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2/6/96

CONTACT: Stanford University News Service (415) 723-2558

'Early Decision' admits to make up 35 percent of freshman class

STANFORD -- A total of 568 students are expected to enter Stanford University this fall as the charter members of the "Early Decision" club, the Office of Undergraduate Admissions has announced.

James M. Montoya, dean of undergraduate admissions and financial aid, said offers were mailed out Friday, Feb. 2, to 267 students who applied to Stanford in the second phase of its new Early Decision program. Last December, 301 students were offered admission in phase one of the program.

Montoya originally estimated that between 25 and 30 percent of the Class of 2000 would be admitted through the Early Decision program, and that about 2,000 students would apply through the program. He said the overall strength of the Early Decision applicant pool led to a higher number of applicants being admitted.

Each year, Stanford admits a class of about 1,600 freshmen. Some of those who applied for an early decision will be considered in the final phase of the selection process, he said, and others already have been notified they did not qualify, regardless of the schedule.

The total number of applicants under Early Decision was 3,047.

The overall number of applications to Stanford has increased by 23 percent over the past five years, Montoya said. This year, 16,259 applications were received, an increase of 6 percent over the previous year.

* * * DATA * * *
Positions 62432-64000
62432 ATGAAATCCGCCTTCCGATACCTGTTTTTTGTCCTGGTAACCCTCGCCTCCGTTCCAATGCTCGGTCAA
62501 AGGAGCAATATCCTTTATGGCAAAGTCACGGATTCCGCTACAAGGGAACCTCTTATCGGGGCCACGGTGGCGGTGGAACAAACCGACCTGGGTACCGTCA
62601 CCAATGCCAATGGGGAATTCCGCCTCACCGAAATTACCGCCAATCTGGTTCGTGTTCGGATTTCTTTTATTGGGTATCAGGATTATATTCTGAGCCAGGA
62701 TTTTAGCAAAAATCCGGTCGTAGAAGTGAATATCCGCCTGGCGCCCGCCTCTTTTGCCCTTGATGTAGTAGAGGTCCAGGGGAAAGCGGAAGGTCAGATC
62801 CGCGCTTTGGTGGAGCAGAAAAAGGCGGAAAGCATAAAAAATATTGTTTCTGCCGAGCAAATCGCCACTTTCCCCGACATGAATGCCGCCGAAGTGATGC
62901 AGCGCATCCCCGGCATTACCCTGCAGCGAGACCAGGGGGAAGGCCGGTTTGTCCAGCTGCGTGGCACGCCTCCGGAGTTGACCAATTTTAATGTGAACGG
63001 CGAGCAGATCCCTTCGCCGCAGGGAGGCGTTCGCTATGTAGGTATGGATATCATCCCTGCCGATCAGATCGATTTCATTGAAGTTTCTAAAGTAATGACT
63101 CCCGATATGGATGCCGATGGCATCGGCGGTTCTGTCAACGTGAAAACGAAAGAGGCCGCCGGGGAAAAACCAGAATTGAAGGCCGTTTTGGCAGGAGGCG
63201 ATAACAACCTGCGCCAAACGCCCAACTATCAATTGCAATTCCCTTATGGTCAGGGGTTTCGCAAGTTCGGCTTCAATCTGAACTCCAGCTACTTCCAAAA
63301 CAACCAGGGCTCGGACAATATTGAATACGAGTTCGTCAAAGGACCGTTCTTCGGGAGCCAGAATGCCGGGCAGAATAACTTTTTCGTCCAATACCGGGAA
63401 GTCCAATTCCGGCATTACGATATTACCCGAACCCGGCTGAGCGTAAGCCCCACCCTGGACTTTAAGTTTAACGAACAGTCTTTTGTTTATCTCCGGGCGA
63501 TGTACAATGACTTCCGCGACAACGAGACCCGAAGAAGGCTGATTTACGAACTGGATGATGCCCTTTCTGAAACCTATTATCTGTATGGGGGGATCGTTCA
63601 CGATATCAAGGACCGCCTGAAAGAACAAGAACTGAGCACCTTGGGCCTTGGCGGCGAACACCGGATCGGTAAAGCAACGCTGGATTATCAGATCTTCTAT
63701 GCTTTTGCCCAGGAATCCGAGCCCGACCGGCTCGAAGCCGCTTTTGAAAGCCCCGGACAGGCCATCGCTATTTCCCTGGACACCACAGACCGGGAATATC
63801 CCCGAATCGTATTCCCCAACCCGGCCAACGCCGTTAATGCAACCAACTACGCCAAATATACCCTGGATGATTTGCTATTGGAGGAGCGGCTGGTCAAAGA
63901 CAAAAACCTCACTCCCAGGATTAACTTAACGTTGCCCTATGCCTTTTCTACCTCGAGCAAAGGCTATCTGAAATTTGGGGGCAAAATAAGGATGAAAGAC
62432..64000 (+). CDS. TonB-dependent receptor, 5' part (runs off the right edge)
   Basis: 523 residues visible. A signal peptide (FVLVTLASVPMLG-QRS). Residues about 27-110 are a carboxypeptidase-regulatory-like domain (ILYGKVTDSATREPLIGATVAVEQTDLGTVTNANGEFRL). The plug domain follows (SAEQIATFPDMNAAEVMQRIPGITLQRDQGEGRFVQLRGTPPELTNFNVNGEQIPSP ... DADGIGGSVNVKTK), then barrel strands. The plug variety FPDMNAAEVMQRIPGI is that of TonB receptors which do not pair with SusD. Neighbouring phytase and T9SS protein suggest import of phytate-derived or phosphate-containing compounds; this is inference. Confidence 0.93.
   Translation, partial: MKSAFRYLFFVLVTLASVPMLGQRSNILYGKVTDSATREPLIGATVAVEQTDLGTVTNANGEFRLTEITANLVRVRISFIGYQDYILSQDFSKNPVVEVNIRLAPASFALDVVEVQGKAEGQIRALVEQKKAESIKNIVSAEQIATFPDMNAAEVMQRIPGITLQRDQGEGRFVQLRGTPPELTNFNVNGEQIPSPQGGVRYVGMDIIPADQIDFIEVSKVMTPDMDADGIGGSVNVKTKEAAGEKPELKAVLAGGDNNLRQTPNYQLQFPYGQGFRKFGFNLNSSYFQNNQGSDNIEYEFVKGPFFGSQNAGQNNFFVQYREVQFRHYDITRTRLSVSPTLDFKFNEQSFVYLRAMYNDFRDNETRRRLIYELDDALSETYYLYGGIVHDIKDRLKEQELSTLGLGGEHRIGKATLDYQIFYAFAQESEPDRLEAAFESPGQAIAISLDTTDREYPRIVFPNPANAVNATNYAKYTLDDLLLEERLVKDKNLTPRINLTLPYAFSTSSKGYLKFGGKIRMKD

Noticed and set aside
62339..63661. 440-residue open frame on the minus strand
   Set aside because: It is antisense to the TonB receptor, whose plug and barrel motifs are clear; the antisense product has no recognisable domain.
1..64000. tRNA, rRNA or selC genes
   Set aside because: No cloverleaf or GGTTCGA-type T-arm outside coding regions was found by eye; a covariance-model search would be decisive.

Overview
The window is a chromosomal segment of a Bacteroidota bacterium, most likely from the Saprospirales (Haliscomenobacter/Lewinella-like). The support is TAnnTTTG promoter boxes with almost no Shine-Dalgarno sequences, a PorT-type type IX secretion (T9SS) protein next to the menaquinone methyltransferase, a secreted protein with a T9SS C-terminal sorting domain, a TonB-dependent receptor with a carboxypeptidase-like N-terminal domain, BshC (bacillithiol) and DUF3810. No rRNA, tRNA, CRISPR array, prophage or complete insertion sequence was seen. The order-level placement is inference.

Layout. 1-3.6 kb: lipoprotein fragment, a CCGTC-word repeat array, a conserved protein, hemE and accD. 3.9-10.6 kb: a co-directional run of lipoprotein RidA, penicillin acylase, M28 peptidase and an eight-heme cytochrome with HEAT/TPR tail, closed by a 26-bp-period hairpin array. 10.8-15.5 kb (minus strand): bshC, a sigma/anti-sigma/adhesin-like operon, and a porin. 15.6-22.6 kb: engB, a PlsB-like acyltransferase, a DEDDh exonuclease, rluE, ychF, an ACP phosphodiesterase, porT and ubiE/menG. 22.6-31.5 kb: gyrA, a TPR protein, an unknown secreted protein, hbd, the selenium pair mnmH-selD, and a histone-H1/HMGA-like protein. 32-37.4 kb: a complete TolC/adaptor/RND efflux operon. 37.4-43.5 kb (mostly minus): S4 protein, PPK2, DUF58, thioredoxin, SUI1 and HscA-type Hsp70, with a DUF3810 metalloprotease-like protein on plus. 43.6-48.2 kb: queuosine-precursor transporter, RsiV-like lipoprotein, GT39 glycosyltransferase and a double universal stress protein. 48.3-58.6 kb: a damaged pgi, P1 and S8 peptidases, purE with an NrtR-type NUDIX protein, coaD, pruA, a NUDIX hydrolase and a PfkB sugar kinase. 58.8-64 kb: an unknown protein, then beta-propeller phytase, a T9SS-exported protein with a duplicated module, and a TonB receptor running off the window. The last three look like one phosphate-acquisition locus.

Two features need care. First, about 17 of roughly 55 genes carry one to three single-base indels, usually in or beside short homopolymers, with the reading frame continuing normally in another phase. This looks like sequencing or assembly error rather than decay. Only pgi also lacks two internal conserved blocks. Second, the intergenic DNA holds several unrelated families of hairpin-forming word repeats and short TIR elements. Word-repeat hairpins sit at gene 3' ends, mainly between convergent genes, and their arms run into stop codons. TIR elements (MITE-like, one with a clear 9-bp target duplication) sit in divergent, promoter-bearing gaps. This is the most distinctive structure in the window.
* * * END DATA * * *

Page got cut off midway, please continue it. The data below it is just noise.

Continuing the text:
The total is the highest since before the 1989 Loma Prieta earthquake and the indirect costs controversy of the early 1990s. The most applications ever received was 17,652, in 1985.

"I think the increase speaks to the fact that we are continuing to recover from the negative publicity we received," Montoya said. "But what I think is much more significant than the increase in number is the extraordinary quality of the applicant pool."

Montoya also said the overall size and strength of the applicant pool withstood a number of challenges this year, such as the introduction of early decision programs at Yale and Princeton, and an increase in the number of students applying to Harvard under its early decision program.

Students applying to Stanford this year had three options: regular admission, in which decision letters will go out in early spring; Early Decision I, in which decisions were mailed before Christmas; and Early Decision II.

Under the conditions of Early Decision, applicants had to agree to attend Stanford if offered admission. The program was developed last year to improve Stanford's "yield rate," the percentage of students offered admission who accept. It has been steady at about 55 percent the past several years.

Montoya cautioned, however, that "we're sensitive to the fact that about 13,000 applicants in the regular pool are still vying for one of 1,000 openings in the class. The message we do not want to be sending out is that Early Decision is the only way to get into Stanford.

"Early decision is not for all students," he said. "Not everyone knows where they want to attend university when they're still in the fall semester of their senior year."

Number of applications for admission

1991-92 13,206

1992-93 13,604

1993-94 14,609

1994-95 15,390

1995-96 16,259

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